What are the differences between Absorption costing and ABC?

Last Updated: 23 Mar 2019
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Absorption costing is the process which charges fixed and variable overheads to individual cost units. This means that it takes into account all costs incurred in the production of the product; they are absorbed.

Activity based costing (ABC) however, assigns manufacturing overhead costs to activities and processes in the business. It therefore gives a more accurate costing to individual cost units (products) but it is more timely and therefore more expensive. Therefore it depends on the company as to which method they would implement. Expenses such as salaries, rent and other indirect costs are therefore able to be taken into account when costing a product. An activity is a task that occurs over a period that consumes resources (e.g. raw materials and electricity) in a bid to transform inputs (e.g. labour) into outputs (the final product).

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There is also another widely used costing method: Marginal costing. This method treats fixed costs as period costs.

Costing is important to a company as it helps with budgeting, but mainly so that they can ‘cost’ up the price to make a product or a batch of products. Without costing, a company would not be able to give an accurate cost price and therefore final retail price as they wouldn’t know much it costs them to make the product.

What are the differences between Absorption costing and ABC?

There are two main methods of costing, absorption and activity based costing. There are some vital differences between the two and so the pros and cons of each must be taken into account to assess the suitability of each method.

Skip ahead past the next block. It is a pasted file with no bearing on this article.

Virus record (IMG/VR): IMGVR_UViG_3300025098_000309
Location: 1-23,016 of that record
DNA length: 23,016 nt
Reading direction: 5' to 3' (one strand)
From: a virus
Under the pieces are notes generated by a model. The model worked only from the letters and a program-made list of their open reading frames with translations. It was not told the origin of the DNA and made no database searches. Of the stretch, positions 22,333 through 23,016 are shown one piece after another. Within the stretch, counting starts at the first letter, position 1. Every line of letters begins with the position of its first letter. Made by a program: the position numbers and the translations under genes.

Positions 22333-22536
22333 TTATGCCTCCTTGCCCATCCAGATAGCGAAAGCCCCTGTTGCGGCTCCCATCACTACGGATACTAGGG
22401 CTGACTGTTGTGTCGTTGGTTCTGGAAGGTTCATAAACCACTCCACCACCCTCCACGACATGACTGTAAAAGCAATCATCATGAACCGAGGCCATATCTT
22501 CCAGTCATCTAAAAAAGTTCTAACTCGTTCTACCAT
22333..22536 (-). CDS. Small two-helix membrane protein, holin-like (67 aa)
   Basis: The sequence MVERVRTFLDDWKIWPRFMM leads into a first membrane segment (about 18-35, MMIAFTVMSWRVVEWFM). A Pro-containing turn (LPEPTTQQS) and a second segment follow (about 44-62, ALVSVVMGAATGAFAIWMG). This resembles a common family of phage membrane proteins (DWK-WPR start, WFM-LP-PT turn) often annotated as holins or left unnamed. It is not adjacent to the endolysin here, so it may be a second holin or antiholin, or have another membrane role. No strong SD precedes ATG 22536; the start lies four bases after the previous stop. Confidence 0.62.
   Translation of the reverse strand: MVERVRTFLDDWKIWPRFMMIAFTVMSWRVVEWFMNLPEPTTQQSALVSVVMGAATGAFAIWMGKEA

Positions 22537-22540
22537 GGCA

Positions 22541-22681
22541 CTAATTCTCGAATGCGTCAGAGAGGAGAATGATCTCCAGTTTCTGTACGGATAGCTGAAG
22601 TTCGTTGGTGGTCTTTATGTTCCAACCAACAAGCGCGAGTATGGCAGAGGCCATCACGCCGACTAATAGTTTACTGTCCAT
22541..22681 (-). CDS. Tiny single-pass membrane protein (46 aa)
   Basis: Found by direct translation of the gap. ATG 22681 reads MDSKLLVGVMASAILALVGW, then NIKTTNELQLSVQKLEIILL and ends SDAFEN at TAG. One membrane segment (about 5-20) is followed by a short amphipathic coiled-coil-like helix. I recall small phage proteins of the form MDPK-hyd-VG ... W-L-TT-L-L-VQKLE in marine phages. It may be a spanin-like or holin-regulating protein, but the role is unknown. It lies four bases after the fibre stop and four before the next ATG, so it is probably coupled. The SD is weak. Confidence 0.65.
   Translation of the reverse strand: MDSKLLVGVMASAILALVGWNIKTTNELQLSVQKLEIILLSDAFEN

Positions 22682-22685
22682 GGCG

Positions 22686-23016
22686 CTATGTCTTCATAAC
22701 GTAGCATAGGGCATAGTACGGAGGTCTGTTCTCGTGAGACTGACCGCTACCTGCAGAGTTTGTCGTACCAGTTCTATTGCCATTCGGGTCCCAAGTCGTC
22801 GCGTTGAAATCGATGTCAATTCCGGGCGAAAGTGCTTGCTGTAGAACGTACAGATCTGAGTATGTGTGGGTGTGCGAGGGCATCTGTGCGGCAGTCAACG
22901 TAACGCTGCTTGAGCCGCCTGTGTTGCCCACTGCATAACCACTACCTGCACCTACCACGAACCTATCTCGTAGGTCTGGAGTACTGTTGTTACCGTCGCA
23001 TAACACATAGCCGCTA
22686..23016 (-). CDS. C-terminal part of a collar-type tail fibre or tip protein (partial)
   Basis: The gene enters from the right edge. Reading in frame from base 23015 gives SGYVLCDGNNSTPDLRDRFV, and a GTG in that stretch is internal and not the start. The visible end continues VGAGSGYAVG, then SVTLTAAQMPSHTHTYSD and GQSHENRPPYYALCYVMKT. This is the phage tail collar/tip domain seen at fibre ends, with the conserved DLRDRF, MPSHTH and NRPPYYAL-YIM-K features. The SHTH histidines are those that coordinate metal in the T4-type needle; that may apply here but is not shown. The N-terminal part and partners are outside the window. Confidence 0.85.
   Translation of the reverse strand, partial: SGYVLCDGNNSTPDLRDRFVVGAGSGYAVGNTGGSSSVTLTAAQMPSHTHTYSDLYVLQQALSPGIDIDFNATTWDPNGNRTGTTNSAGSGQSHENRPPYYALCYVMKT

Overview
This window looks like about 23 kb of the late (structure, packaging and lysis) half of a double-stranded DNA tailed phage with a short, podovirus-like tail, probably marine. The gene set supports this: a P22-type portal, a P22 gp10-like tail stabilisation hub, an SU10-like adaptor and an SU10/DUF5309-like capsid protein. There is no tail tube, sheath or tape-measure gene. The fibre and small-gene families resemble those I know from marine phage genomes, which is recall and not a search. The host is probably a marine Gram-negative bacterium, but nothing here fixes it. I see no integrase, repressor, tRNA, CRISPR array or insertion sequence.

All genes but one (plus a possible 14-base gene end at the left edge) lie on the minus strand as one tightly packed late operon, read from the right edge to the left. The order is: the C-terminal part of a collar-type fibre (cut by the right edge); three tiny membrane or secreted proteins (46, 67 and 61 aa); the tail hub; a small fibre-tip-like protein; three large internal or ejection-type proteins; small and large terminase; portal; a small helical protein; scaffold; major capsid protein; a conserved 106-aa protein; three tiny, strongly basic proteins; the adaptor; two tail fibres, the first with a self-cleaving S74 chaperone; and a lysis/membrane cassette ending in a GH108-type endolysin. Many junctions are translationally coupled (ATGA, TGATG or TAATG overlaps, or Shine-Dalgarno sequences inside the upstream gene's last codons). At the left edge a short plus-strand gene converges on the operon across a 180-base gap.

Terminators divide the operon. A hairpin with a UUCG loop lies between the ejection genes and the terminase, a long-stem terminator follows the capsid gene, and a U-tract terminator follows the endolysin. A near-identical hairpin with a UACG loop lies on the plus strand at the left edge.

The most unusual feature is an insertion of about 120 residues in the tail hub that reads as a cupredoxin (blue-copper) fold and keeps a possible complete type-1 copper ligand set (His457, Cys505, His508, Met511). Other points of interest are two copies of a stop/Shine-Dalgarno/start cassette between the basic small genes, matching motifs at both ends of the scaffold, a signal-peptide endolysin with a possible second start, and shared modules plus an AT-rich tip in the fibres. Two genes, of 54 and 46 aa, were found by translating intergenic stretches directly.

The main difference is that ABC takes more than one cost driver into account, meaning that the final costing figure is more accurate than when using the standard absorption method, for example if a company made two similar products; product 1, which is a low volume item that requires many machine setups, more testing, and special engineering tasks and product 2, which is a high volume item that requires minimal setups and special operations, and is running continuously. If we were to apply the traditional absorption costing method, it would use the machine hours as the cost driver, and so product 2 would incur massively higher costs, due to it using the most machine hours, even though product one required far more additional activities, setups, and testing. This shows how the traditional method is not appropriate when a company produces multiple products/services that require very different inputs.

ABC is a more accurate system for assigning costs to products, as it traces all activities and assigns them to products by using multiple cost drivers. It also allocates the usage of common business resources to each product, again by the use of cost drivers such as labour hours. It is also useful for identifying products/services that are too costly to be profitable; although they may seem to be generating a profit, they actually use up far too many resources to be profitable.

However, there are disadvantages to this method; high volumes of specific data must be accurately collected, which could prove to be extremely time consuming. It can also itself incur costs, as it would be fairly costly to implement.

Absorption costing also has its advantages over ABC; it is far easier to implement and run as it requires less volume of data and only takes a few cost drivers into account, normally machine/labour hours.

However, disadvantages include the fact that it doesn’t take into account any indirect costs such as administration and distribution costs; it focuses on the fixed and variable costs. Also, is does not differentiate between fixed and variable costs, therefore the final costing can sometimes be inaccurate. It is also very difficult for management to make decisions based on the costing figures as they may not be accurate enough for the managers to make an informed, concise decision.